Monday, 4 May 2009

Bulletin 28 (May 2009)

Great War Archaeology Group Site Report

One Tree Hill (likely Anti-Aircraft Gun Site)
Honor Oak Park, Southwark, South London. SE23. NGR: TQ 354 742

Survey and Excavation
25-26 August 2007 and 13-14 September 2008

Site Code: OTH07 and OTH08


This is a non technical brief summary of the recent investigations of the One Tree Hill site by The Great War Archaeology Group (GWAG). A full report will be prepared and made available in due course.


During the First World War, London was the target of the first strategic bombing campaign in history.

Raids by German airships and aeroplanes were met by the development of a comprehensive home-defence system based on wireless direction-finding stations, observation posts, searchlights, anti-aircraft guns, and dedicated fighter squadrons. The conflict has been relatively little studied. Many archive sources have not been researched. Little oral history work has been done. Most material remains are unrecorded. Of the 20,469 sites recorded in the Defence of Britain Project, for example, only 322 are of First World War date, only 44 relate to the air war, and of these, half are airfields, with only one searchlight and six anti-aircraft gun emplacements recorded for the whole country.

The Great War Archaeology Group’s pilot ‘First Blitz Project’ in June 2006, carried out in association with BBC Timewatch, demonstrated the potential for further study. Our outer study area, centred on the Lea Valley, extended 40km east-west across West Essex and East Hertfordshire, and 40km northwards from the Thames. In this area alone, our desktop research identified 33 former anti-aircraft gun emplacements and 19 searchlight emplacements. Detailed survey, clearance and excavation at the Monkhams Hall gun emplacement north of Waltham Abbey revealed an observation post and an ammunition store as well as the gun platform itself. The project also demonstrated how archaeological fieldwork can act as a focus for oral history. The BBC recorded interviews with several people who remembered the air-raids as children, including one who had been present at the bombing of Upper North Street School in Poplar on 13 June 1917, when 18 five-year-olds were killed in the infant classroom.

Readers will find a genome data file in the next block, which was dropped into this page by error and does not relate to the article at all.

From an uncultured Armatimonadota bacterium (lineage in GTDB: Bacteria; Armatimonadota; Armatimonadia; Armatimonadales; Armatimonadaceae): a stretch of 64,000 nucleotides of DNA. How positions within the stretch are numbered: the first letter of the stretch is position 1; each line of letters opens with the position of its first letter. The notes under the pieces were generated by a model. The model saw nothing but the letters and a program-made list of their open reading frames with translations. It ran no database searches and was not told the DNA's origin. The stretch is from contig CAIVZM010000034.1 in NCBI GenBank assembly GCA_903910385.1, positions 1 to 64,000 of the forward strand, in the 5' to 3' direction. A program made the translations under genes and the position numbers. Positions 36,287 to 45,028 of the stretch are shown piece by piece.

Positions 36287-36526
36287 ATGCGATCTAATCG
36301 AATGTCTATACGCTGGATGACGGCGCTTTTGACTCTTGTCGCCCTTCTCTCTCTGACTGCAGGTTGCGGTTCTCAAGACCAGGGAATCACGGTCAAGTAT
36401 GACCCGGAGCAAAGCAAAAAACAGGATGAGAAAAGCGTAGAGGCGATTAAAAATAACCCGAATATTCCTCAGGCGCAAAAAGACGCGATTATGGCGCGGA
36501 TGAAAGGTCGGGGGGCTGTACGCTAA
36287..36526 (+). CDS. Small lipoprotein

In relation to these events, we are close to the centenary and on the cusp of living memory. There is a strong and urgent case for investigating, recording, preserving and presenting the material remains of the First World War in Britain. A community project centred on the surviving anti-aircraft gun platform at One Tree Hill would make a valuable contribution to this.

The archaeological investigation at One Tree Hill:

Over the weekends of 25-26 August 2007 and 13-14 September 2008, The Great War Archaeology Group investigated the site of a likely anti-aircraft gun emplacement at One Tree Hill. The team used field reconnaissance, archaeological geophysics, metal-detecting, limited surface clearance and excavation to identify, record and report on the condition and state of preservation of the obvious (and not so obvious) features.
The first task was to clean up, record and photograph the main feature which was believed to be the gun platform. Some of the invaluable local oral history collected over the weekend suggested that it was actually a band stand, and the ornate floor of the platform, consisting of concentric rings of well laid bricks, certainly suggested an origin other than military, as do the very ‘municipal park’ looking steps at each corner of the platform. However, once this brick surface had been properly cleared of many years of detritus, evidence was located of its potential military use. At the centre of the concentric rings of bricks we found evidence of where a guide ring could have been anchored to the structure which would have supported a gun (probably the usual 3” or 6-pounder). This type of metal ring, and evidence of, has been seen on other WW1 anti-aircraft gun emplacements around London, notably the one at Monkhams Hall. A narrow slot in the platform surface running from the centre out to one edge and through a small hole in the raised side was suggestive of a channel for a cable or an electrical earthing strip.